Originally Posted by Bob Barnes
The contentious issue, and the area where misunderstanding runs rampant, is...how did she get there? It is a big mistake to think that the key is to throw your weight forward, flex your ankles, press forward on your boot cuffs, etc. in the transition--especially while stepping uphill to balance early on the new outside ski. That movement is nearly guaranteed to get you into the back seat, on low edge angles, with a skidded, low-performance entry and fall-line phase of the turn. But that's what so many skiers do, and so many instructors and coaches advocate.
If you want to be "forward" (downhill of your feet) like Mikaela in the middle of the turn, you must move your body downhill in the transition--not uphill to the new outside ski. If you want high edge angles and deep inclination, with your skis well outside from underneath you in the middle of the turn, like Mikaela, you have to let your skis move toward the outside of the new turn in the transition--not try to pull them back beneath or behind you.
Interesting discussion. I'm don't think I'm in disagreement with what Bob is saying, but I also don't think we have the full picture yet.
Just to be clear, establishing early balance on the new stance ski is a common and useful thing to do. Bob calls out the wrong way to do it, but doesn't mention the correct way which involves simply transferring your balance to the already tracking ski. No gross movements are necessary to accomplish this; it is as subtle as breathing. Typically, the balance transfer is followed by a relaxation of the old stance foot to trigger a release. In some circumstances this may involve actually lifting the ski to be released, in or the ski may remain on the snow. Either way, you go into the new turn already firmly established on the outside ski, which among other things, is very reassuring on ice.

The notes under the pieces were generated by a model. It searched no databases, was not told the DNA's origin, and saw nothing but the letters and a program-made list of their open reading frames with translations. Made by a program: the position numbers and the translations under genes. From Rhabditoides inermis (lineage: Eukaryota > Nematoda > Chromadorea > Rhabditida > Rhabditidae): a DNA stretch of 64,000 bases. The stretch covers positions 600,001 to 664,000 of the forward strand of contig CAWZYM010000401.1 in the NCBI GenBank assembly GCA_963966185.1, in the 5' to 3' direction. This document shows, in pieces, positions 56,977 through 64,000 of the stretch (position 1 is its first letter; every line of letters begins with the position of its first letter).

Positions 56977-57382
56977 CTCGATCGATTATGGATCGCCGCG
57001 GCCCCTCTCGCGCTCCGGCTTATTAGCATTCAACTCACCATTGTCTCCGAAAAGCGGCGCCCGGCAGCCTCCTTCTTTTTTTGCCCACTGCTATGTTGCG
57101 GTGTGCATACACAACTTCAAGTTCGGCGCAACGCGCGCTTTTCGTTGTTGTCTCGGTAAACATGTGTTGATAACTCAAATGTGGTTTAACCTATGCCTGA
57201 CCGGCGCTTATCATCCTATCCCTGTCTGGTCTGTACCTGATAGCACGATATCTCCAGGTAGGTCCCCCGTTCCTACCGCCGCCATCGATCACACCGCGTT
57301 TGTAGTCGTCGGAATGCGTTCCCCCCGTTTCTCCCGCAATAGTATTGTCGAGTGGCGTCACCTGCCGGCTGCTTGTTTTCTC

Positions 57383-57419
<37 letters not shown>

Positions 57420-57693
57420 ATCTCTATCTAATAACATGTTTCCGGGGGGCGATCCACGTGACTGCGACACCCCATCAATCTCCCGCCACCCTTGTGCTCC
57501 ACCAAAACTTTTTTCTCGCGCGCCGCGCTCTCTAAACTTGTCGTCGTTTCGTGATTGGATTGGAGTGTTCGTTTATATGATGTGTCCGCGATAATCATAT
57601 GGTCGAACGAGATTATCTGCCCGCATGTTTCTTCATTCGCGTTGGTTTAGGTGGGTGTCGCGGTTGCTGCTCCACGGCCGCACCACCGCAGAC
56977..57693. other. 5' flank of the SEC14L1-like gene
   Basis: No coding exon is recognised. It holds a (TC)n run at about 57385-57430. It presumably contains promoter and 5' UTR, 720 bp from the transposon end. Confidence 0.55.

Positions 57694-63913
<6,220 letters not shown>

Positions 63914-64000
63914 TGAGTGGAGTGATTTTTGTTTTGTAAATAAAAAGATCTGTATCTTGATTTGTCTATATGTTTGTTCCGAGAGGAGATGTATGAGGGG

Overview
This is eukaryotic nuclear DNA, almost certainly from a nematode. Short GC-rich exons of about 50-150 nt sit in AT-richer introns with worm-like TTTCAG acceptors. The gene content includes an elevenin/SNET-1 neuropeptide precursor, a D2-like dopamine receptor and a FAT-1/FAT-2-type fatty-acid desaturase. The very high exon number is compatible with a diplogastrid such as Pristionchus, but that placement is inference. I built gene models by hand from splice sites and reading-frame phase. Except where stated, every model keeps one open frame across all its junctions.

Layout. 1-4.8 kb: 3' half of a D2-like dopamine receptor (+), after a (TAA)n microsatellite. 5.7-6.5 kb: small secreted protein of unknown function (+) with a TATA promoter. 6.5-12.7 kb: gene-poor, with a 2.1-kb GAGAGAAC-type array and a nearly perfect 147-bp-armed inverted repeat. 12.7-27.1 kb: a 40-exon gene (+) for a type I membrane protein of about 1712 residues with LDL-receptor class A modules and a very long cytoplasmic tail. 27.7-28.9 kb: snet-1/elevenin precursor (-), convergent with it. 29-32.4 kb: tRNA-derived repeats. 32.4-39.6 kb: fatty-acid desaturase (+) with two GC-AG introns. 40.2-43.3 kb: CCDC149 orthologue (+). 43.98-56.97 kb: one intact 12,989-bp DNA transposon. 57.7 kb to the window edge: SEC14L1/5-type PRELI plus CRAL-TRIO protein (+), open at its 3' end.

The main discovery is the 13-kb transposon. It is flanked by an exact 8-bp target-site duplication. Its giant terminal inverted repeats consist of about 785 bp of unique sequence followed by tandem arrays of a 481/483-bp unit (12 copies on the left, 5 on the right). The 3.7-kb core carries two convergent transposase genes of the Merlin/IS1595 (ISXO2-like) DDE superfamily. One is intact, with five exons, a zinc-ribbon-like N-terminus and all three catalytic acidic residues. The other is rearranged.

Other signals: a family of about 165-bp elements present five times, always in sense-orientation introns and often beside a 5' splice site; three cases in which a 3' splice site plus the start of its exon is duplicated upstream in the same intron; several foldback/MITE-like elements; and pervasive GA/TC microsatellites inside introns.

Achieving the level of extreme forward that you see in montages of elite racers--where the feet are well behind the hips--is not simple to do. The idea that the skis must track outward while the body moves into the new turn is a key component, but that alone is not sufficient for most skiers. Going from an extremely forward position to an extremely flexed position (and I'm talking extremes here--well beyond the range of motion that most skiers are familiar with) will cause the skis to want to rocket out of the turn (at least if you haven't done something to bleed away energy prematurely). If this is allowed to happen, you will not end up forward at the right time in the arc. You may be able to recover, but you will never have tip pressure at the right time in the turn to tighten the turn radius as you could have if you were in the right place on the ski to begin with.. So some movement has to be included when flexing to slow the skis down enough to give your body time to move into the arc and come out ahead of the skis. That movement is pulling the feet back.
The thing about the idea of being forward is that there are very different ideas out there about what constitutes being sufficiently forward. For many skiers, it is sufficient to have the feet underneath or slightly behind the hips. Indeed, the PSIA RM has published a bunch of videos on the internet demonstrating Level 3 skiing in short and medium radius turns and you can easily see that the instructors in those videos are not getting kind of hips in front of the feet separation that Mikaela is demonstrating in the montage. Most of them are inclining into the top of the turn as Bob suggests above, but they are not ending up in that extreme position of forward leverage. That is fine, but for skiers like myself who pretty much live in the realm of the kind of forward you see Mikaela demonstrating, it is a bit hard to see the idea of foot-pullback being disparaged when we know for a fact that you can't get Mikaela's kind of forward without it. We also know for a fact that at some point when we are dialing up our skiing, failure to pull our feet back correctly will lead to bad consequences up to and including violent separation of our skis from the snow!